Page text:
Professional indemnity insurers urged to robustly defend growing number of cases

26 April 2013. Published by Robert Morris, Partner

There has been a spate of professional negligence claims lodged against the promoters of tax avoidance schemes following a clampdown on these schemes by HM Revenue & Customs (HMRC), as we have recently noted in the Financial Times.

The claims are made by individuals that took part in tax avoidance schemes that date from 2005 – 2007, when a lot of schemes were set up that are now being challenged by HMRC.

Individuals who have been contacted by HMRC and agreed to pay the disputed taxes and interest are trying to recoup their losses by claiming that their advisers or the scheme’s promoter gave them negligent advice in recommending or introducing the scheme to them.

Defendants to the claims include boutique tax advisory firms, accountancy firms and financial advisers.

HMRC is taking a very aggressive approach towards individuals and is frightening many of them into paying the disputed tax, without having to show that the tax is lawfully due.

Rather than challenging HMRC and saying that the tax scheme worked, many individuals are deciding to pay up and then trying to recover their money with a negligence claim, with many claimants alleging that:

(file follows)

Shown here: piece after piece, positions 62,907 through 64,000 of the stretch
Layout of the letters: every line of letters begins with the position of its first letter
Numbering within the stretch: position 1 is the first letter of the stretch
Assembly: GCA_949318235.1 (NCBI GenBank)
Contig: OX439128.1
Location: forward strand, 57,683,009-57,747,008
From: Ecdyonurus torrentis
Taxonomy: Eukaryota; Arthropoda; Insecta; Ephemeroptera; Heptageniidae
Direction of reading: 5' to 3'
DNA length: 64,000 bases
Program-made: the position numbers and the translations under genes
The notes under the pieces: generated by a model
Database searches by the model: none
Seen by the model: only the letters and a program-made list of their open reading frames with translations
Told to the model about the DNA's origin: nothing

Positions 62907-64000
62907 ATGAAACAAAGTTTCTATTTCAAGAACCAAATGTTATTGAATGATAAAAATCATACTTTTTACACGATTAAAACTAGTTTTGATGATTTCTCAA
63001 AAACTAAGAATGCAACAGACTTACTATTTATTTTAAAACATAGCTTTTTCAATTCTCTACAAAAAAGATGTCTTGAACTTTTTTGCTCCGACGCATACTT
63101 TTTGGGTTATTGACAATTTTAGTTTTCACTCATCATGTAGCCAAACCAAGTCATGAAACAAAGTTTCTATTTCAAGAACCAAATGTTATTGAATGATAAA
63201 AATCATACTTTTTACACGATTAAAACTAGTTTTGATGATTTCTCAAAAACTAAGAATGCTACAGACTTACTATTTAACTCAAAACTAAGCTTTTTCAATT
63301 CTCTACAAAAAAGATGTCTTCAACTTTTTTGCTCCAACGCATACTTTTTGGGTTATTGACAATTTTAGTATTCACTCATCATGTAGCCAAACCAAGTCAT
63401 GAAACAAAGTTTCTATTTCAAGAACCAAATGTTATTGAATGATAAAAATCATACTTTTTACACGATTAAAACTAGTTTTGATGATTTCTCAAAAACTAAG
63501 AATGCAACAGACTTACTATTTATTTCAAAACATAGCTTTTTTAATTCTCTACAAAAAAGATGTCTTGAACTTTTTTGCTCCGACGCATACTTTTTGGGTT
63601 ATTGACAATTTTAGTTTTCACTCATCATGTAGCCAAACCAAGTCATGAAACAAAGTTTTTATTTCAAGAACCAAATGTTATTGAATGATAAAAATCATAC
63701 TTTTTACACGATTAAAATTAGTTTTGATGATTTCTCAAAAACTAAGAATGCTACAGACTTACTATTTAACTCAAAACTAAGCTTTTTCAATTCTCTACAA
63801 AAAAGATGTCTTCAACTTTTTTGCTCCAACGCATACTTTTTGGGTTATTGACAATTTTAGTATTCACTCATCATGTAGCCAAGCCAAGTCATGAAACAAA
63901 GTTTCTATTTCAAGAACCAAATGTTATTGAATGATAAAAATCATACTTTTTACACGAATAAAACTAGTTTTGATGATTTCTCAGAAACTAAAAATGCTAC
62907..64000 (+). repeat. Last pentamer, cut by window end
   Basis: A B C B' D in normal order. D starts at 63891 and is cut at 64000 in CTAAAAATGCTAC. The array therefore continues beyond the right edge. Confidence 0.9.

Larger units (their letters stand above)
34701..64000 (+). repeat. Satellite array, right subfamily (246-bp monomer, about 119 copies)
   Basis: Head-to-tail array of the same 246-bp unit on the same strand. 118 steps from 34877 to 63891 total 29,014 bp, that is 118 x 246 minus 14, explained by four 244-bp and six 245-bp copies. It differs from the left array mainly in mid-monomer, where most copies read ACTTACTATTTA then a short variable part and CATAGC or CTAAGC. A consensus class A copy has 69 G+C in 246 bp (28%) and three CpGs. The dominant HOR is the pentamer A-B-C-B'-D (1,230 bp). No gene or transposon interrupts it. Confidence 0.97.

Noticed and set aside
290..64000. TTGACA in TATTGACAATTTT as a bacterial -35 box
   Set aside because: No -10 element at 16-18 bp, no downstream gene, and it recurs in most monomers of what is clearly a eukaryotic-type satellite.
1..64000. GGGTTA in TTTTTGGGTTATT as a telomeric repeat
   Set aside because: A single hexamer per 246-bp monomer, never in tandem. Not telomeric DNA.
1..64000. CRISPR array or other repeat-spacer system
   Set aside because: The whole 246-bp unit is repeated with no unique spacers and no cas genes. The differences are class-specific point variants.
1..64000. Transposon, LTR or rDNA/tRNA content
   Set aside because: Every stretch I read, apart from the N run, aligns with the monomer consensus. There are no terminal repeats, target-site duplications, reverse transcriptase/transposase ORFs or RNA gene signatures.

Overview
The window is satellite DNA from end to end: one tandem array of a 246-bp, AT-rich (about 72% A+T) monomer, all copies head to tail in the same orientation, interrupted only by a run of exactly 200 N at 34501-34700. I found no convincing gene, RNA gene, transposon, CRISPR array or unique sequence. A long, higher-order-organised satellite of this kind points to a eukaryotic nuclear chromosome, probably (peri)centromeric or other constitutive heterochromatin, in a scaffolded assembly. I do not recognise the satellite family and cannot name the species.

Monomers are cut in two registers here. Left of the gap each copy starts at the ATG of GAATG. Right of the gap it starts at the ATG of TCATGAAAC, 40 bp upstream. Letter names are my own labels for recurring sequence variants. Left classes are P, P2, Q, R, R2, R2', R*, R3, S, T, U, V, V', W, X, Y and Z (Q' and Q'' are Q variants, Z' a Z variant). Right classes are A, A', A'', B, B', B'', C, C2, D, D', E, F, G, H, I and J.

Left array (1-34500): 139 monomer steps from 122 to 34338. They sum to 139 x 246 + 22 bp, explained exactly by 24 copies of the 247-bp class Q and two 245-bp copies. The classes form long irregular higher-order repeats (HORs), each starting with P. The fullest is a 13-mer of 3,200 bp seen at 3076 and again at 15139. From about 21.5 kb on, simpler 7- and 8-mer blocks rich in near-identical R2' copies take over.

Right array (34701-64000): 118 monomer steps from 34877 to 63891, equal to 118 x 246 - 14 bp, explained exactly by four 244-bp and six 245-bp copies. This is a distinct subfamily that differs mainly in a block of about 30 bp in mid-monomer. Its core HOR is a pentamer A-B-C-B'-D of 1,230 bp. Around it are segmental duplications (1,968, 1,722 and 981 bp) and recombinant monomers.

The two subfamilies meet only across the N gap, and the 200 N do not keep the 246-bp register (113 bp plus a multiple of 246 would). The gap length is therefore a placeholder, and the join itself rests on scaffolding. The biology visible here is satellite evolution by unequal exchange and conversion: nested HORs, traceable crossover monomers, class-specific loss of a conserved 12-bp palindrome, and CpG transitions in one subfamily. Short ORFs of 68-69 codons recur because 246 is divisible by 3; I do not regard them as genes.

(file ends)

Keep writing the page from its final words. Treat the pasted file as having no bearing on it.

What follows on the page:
• The promoters of the schemes did not do enough due diligence when promoting the scheme.

• Insufficient warnings were provided as to the risks of an HMRC enquiry.

• The schemes were inappropriate for the individuals to whom they were sold and should not have been recommended to them in the first place.

Many of the claims may not succeed because they are either time-barred, have been launched with the benefit of hindsight or are yet to be considered by the tax tribunals.

In addition, if the promoter properly explained the risks as they were at the time the investment was taken (before the credit crunch many of the schemes were sold and never challenged by HMRC) and the individual decided to take part, it’s going to be very difficult for them to say they were badly advised.

Furthermore, certain claims firms are pursuing complaints before the Financial Ombudsman Service in an attempt to obtain a monetary award and then seek to claim further losses at court. In fact, the FOS may not have jurisdiction to deal with many complaints about tax avoidance schemes and it remains very uncertain that an individual can pursue a civil claim once a FOS award is accepted – an appeal to the Court of Appeal is pending on this issue.

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